As I told my friend last week, learning muscle memory benefits us in physical undertakings, like climbing rocks or playing a musical instrument—but drills and repetition can help us in mental activities as well. If you’ve ever learned a second language, you know this to be true. When I studied the Russian language in college, my professors often shared an old adage to motivate us: “Povtorenie—mat’ ucheniya.” “Repetition is the mother of learning.” Repetition leads to pattern recognition, which helps us make faster, more accurate decisions.

Windswept Heath
Okay, enough analogies—how does this actually work in a game of Magic? The more you practice a matchup between your deck and another, the more tools you have to win when it counts. Sideboarding becomes automatic; after a few dozen games of Abzan vs. Eldrazi Ramp, for example, I was swapping out the same six cards without even thinking. Threat evaluation becomes easier, so you can use removal and permission spells more effectively. You’ll also learn proper sequencing, which is especially important in our current Standard metagame. Improper land sequencing led me to lose a couple games earlier in the season, but I’ve since learned that I should grab basics with my first two fetch lands if possible. Playing one deck against a small handful of other decks over and over again for two months should yield good results, which is why I plan on sticking with a solid deck like Abzan until new decks start cropping up with the release of Oath of the Gatewatch.

That being said, I would like to conclude this article with a brief word of caution to readers about the importance of always challenging ourselves, even when formats seem stale or solved. Yoga and rock climbing aren’t the only extracurricular activities that helped me improve my self-discipline and focus: I also acquired some transferrable skills from the web-development courses I took over the summer. The instructor for my Ruby class liked to give us bonus assignments, most of which involved watching motivational videos—TED talks and the like. The first video we watched, wherein the psychologist Daniel Goleman discusses the importance of focus, gave credence to a concept that many of us know as “The Zone.”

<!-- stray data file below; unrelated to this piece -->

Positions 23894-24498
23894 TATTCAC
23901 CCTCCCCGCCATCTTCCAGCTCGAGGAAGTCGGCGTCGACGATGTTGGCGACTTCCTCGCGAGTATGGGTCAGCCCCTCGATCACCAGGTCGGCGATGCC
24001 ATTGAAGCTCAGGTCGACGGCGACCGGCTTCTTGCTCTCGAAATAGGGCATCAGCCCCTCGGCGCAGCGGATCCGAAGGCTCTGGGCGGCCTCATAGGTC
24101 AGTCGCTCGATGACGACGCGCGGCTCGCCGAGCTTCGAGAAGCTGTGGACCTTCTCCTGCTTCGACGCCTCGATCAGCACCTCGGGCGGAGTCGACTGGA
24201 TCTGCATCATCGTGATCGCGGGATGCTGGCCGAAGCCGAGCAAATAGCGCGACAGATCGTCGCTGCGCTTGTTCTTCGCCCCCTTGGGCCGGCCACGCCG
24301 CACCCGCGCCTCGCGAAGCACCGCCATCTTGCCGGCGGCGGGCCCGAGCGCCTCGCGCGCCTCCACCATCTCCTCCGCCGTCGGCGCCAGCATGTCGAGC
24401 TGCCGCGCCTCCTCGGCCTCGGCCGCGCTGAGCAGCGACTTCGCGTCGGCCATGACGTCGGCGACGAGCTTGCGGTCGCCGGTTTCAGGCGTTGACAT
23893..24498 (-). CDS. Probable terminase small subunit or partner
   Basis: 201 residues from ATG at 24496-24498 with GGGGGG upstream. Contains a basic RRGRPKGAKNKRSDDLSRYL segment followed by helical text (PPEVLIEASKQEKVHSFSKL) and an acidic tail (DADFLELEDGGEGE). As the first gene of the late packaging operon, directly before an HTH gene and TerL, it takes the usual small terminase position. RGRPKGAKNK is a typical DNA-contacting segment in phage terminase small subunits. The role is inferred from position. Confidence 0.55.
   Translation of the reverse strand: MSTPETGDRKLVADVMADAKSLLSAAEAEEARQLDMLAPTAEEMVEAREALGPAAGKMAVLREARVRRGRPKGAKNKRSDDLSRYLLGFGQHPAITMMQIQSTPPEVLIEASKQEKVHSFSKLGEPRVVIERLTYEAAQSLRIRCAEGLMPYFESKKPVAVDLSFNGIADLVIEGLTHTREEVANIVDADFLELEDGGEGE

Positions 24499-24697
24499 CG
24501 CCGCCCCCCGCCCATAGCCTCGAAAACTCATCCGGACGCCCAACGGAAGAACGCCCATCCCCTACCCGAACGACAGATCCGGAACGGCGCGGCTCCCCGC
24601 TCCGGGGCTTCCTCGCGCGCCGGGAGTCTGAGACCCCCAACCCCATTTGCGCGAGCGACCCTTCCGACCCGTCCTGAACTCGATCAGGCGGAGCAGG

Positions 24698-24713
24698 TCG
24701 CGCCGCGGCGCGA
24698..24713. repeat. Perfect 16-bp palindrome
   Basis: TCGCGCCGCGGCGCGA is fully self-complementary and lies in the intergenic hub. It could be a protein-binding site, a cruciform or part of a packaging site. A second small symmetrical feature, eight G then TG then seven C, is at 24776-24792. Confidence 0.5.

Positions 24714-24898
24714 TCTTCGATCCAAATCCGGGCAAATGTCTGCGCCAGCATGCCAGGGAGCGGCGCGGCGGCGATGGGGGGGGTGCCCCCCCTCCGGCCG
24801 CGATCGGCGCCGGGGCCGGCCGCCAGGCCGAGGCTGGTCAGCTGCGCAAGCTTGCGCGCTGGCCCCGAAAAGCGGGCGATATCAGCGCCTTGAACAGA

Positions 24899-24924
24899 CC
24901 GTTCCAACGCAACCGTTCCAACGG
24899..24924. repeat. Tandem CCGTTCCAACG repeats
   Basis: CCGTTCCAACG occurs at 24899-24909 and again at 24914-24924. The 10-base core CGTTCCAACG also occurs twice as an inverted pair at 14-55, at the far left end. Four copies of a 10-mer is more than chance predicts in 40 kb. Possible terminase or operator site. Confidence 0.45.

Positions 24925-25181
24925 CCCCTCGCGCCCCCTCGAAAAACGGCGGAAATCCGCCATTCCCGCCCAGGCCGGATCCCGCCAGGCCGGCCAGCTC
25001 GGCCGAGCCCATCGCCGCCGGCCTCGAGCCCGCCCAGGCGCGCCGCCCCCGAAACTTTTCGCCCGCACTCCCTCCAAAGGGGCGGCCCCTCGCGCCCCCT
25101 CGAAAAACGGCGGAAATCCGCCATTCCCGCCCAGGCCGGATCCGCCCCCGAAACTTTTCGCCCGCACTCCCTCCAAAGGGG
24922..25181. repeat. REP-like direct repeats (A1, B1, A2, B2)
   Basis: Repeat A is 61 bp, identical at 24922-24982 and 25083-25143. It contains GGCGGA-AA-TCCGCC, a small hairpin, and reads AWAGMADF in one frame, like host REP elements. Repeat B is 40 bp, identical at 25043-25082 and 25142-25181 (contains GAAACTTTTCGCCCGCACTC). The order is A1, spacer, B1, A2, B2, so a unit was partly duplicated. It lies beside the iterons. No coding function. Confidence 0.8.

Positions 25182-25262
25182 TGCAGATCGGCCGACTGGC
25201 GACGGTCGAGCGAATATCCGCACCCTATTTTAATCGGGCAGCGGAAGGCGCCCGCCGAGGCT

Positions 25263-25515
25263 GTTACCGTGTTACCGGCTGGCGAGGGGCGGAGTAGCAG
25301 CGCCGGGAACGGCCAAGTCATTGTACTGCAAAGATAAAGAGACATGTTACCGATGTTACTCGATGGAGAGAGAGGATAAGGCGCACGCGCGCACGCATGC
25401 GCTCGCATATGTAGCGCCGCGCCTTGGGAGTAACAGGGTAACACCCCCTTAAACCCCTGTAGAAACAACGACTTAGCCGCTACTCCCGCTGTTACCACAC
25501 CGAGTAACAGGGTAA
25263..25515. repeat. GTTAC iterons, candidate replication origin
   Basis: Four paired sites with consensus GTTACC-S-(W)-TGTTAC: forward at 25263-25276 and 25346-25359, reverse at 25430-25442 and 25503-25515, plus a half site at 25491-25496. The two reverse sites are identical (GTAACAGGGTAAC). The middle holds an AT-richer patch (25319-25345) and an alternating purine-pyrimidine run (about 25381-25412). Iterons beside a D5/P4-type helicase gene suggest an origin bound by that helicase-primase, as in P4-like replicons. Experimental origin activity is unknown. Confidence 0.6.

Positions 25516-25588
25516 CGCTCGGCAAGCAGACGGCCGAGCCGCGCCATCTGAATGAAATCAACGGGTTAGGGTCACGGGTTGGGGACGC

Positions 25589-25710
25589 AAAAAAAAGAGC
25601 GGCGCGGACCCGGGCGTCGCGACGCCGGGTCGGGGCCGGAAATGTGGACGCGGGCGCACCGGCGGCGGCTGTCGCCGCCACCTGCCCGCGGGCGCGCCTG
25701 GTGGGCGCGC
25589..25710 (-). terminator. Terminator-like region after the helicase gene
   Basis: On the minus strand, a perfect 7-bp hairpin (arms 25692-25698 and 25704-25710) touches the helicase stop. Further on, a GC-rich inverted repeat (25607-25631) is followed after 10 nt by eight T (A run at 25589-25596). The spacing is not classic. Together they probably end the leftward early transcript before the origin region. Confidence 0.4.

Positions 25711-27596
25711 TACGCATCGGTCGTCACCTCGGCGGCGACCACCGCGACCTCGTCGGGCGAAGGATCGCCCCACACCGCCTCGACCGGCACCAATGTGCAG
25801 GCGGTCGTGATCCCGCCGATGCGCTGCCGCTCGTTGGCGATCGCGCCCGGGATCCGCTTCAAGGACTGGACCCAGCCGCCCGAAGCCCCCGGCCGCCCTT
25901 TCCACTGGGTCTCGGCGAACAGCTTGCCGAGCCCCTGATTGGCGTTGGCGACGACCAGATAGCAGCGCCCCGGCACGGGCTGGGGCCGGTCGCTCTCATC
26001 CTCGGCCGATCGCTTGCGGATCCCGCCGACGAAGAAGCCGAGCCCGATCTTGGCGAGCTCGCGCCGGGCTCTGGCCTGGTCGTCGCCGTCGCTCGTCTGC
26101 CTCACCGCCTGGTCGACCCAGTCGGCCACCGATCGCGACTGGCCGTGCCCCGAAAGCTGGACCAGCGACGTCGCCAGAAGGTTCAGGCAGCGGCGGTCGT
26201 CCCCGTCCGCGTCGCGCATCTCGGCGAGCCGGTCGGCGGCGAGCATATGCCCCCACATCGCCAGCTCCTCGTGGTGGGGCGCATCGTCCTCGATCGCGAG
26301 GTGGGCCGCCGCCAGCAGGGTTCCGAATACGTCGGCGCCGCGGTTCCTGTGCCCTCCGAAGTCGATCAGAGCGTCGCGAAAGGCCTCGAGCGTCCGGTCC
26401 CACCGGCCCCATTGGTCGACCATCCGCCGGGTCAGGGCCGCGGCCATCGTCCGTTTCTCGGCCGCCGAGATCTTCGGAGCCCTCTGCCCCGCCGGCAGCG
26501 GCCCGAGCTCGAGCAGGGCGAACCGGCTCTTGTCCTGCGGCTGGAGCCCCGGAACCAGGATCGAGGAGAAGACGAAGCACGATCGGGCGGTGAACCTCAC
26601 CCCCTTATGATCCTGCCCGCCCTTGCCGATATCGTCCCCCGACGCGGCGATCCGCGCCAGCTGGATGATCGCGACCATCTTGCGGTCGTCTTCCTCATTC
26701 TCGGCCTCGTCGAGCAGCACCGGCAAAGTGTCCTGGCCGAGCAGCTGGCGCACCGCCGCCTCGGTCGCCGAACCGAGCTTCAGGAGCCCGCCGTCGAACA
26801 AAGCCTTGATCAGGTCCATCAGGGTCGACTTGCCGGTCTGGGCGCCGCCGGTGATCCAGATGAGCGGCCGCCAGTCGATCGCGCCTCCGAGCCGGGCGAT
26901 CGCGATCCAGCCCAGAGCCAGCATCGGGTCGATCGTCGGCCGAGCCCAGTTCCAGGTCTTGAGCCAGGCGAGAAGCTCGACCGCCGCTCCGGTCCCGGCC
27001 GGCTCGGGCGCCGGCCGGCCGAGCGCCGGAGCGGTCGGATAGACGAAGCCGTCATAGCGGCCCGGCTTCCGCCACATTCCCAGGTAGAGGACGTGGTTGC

“The relationship between stress and performance is very well known in psychology,” Goleman says. “It’s curvilinear. It’s an inverted U.” When you’re under a certain amount of stress, you’ll find yourself in a state of “maximal cognitive efficiency”—a state in which we consistently outdo ourselves. Being in “The Zone” requires a certain amount of stress, a challenge to undertake; when we don’t have that stress, our performance still suffers because we’re bored. I’ve begun to notice that I perform better and make fewer mistakes at Preliminary Pro Tour Qualifiers than I do at Friday Night Magic because I play much more carefully under stress. (Keep in mind that the amounts of stress I’m referring to here are relatively small—too much stress can overwhelm us and cause us to perform worse, as Goleman points out.)

Playing against the same people with the same decks week after week may negatively affect your win percentage, so try to create small challenges for yourself every week. Seek out different people with different ideas to test and discuss your matchups. Make small adjustments to your deck each week, adjusting numbers and sideboard slots. If you have a slightly out-there idea, don’t be afraid to try it (and don’t be afraid to be proven wrong and go back to your original decklist).

Until next time, rise to each challenge you set for yourself, even when you aren’t playing Magic. I guarantee you’ll benefit from it.